Can A Judge Consider Prior Change in Circumstances for a Child Custody Modification in Arizona
In Arizona, a parent must show a substantial and continuing change in circumstances has occurred that justifies a trial to determine if a change in custody of a child should be ordered.
This means that a parent must file a petition to modify child custody and that petition must include new allegations of specific facts demonstrating that sufficient changes have occurred since the last child custody order was entered before a trial can be scheduled.
If a parent fails to demonstrate a sufficient change has occurred since the last child custody order was entered, the petition for modification of child custody is denied and the trial is not scheduled.
It is important to note that the alleged changes cannot be based only allegations of events that occurred before the last child custody order was entered.
The question becomes whether a judge can consider allegations of events that occurred before the last child custody order was entered if a parent establishes that a change in circumstances has occurred after the last child custody order was entered.
Prior Allegations in a New Petition to Modify Custody
The Arizona Supreme Court answered that question in the case of Pridgeon vs. Superior Court. In the Pridgeon case, the father filed a petition to modify custody of the parties’ child. In his petition to modify, the father included allegations that predated the prior child custody orders.
The mother argued the father could not include any allegations in his petition for modification of custody that predated the issuance of the last custody order.
The Arizona Supreme Court cited decisions reached in the case of Bailey vs. Bailey in which the Arizona Supreme Court ruled that “a custody order is final on the facts that were before the court when its decision was made.”
However, it held that once a given set of circumstances has been presented to the court in a child custody proceeding, those same circumstances may not be alleged again to modify a child custody order.
However, it also ruled that once additional changes in circumstances are alleged concerning new circumstances that occurred after the last child support order was entered justifying a potential modification of a child custody order, those prior circumstances may then be alleged as additional support for a petition to modify child custody.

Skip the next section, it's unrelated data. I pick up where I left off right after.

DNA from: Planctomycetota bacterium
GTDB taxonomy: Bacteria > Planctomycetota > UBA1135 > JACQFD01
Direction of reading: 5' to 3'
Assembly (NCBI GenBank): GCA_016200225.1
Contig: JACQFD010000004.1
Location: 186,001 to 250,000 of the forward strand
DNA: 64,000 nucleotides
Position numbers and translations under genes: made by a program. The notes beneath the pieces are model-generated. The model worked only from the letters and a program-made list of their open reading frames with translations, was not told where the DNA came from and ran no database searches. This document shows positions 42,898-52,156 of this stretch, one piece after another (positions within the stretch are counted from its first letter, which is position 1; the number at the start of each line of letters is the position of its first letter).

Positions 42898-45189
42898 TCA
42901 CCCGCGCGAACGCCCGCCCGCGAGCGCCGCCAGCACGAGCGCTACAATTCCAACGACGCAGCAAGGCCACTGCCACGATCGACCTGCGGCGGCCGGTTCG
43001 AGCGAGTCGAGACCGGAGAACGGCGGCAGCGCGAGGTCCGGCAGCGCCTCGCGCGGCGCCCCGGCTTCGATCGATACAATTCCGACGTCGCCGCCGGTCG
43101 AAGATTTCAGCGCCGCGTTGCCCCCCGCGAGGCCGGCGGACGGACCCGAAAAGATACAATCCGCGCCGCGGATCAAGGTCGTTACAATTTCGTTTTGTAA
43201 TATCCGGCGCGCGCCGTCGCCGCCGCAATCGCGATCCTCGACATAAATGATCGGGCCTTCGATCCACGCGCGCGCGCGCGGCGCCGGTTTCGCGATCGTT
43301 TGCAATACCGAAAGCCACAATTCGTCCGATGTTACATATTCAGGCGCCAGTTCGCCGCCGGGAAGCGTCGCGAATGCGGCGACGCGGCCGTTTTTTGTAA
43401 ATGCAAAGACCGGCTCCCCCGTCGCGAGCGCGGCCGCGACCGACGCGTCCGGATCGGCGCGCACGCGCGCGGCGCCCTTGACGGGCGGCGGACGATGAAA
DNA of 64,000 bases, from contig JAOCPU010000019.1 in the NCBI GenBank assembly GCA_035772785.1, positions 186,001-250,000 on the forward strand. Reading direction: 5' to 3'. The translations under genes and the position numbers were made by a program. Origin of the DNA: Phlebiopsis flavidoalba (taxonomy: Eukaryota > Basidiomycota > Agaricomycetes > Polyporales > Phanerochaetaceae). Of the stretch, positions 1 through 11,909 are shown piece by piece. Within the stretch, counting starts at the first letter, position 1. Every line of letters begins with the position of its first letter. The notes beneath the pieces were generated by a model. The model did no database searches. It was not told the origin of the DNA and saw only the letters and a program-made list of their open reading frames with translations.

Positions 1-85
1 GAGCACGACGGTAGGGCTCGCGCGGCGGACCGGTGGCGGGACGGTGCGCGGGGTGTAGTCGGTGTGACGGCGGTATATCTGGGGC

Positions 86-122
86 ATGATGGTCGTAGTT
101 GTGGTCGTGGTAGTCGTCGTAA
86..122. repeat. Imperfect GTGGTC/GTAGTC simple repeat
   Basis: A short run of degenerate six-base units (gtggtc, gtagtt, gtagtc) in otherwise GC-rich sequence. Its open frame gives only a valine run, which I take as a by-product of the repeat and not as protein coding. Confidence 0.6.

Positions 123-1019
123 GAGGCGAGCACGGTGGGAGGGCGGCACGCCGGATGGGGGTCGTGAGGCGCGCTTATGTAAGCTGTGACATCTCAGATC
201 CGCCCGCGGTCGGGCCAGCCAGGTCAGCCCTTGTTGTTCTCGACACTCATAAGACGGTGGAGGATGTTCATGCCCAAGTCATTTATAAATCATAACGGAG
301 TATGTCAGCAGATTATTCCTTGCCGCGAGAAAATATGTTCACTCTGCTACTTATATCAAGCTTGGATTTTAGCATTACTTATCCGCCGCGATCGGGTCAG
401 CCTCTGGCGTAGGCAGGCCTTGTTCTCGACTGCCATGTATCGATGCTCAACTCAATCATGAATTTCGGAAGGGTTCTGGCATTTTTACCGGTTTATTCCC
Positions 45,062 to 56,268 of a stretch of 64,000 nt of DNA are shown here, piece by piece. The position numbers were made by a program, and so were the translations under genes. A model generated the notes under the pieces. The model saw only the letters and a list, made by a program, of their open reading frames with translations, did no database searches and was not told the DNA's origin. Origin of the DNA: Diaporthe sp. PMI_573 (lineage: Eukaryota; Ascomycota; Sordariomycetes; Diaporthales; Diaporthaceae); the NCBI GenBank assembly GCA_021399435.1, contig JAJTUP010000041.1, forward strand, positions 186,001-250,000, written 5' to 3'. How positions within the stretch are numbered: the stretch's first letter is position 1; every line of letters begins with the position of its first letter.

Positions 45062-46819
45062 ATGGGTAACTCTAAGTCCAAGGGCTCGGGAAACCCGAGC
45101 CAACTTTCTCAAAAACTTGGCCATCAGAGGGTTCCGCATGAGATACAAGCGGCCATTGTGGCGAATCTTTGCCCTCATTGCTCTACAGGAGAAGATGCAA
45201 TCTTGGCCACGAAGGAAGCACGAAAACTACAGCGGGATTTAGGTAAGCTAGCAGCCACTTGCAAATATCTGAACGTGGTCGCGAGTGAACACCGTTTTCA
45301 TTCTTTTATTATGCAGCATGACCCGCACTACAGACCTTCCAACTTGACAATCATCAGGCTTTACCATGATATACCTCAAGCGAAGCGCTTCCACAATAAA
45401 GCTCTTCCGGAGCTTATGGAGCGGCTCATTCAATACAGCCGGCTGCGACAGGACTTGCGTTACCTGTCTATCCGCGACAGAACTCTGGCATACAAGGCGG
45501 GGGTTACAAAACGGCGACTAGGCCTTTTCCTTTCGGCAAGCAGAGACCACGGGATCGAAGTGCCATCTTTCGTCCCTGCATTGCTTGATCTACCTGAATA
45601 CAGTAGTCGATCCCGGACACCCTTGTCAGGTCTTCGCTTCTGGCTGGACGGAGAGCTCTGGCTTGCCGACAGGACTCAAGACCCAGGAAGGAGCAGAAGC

The Supreme Court stated a judge cannot be held to make a decision in a child custody modification case in a vacuum. It recognized that the significance of events that occurred after the child custody order was last issued may, in some cases, only be understood in the context of understanding events that occurred before the last child custody order was entered.
The court went on to say that decisions on the admissibility of evidence must not be made based upon whether it relates to events that occurred before the last child custody order was entered but, instead, by its relevance to circumstances that occurred after the last child custody order was entered.
A judge, therefore, can consider both new allegations as well as allegations that were either previously alleged or concern circumstances already considered by the court in a prior child custody hearing if a parent first establishes at least one substantial and continuing change in circumstances since the last child custody order was issued when determining if a parent has established adequate cause to hold a modification of child custody hearing.
On a related note, the Arizona Supreme Court also ruled that a petition to modify custody of a child must state specific facts and cannot simply be conclusory statements.
Furthermore, the Supreme Court indicated a court is required to schedule a trial if the other parent files a contravening affidavit disputing the facts alleged in the other parent’s affidavit of changed circumstances because a trial court cannot conduct a “trial by affidavit” by judging the credibility of the statements in the competing affidavits.
Call the experienced Scottsdale and Phoenix Arizona child custody attorneys at (480)305-8300 at Hildebrand Law, PC to learn more about adopting a child in Arizona.
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Chris Hildebrand wrote the information on this page about the modification of child custody in Arizona to ensure everyone has access to information about child custody laws in Arizona. Chris is a family law attorney at Hildebrand Law, PC. He has over 24 years of Arizona family law experience and has received multiple awards, including US News and World Report “Top Arizona Divorce Attorneys”, Phoenix Magazine “Top Divorce Law Firms”, and Arizona Foothills Magazine “Best of the Valley” award. He believes the policies and procedures he uses to get his clients through a child custody case should all be guided by the principles of honesty, integrity, and actually caring about what his clients are going through.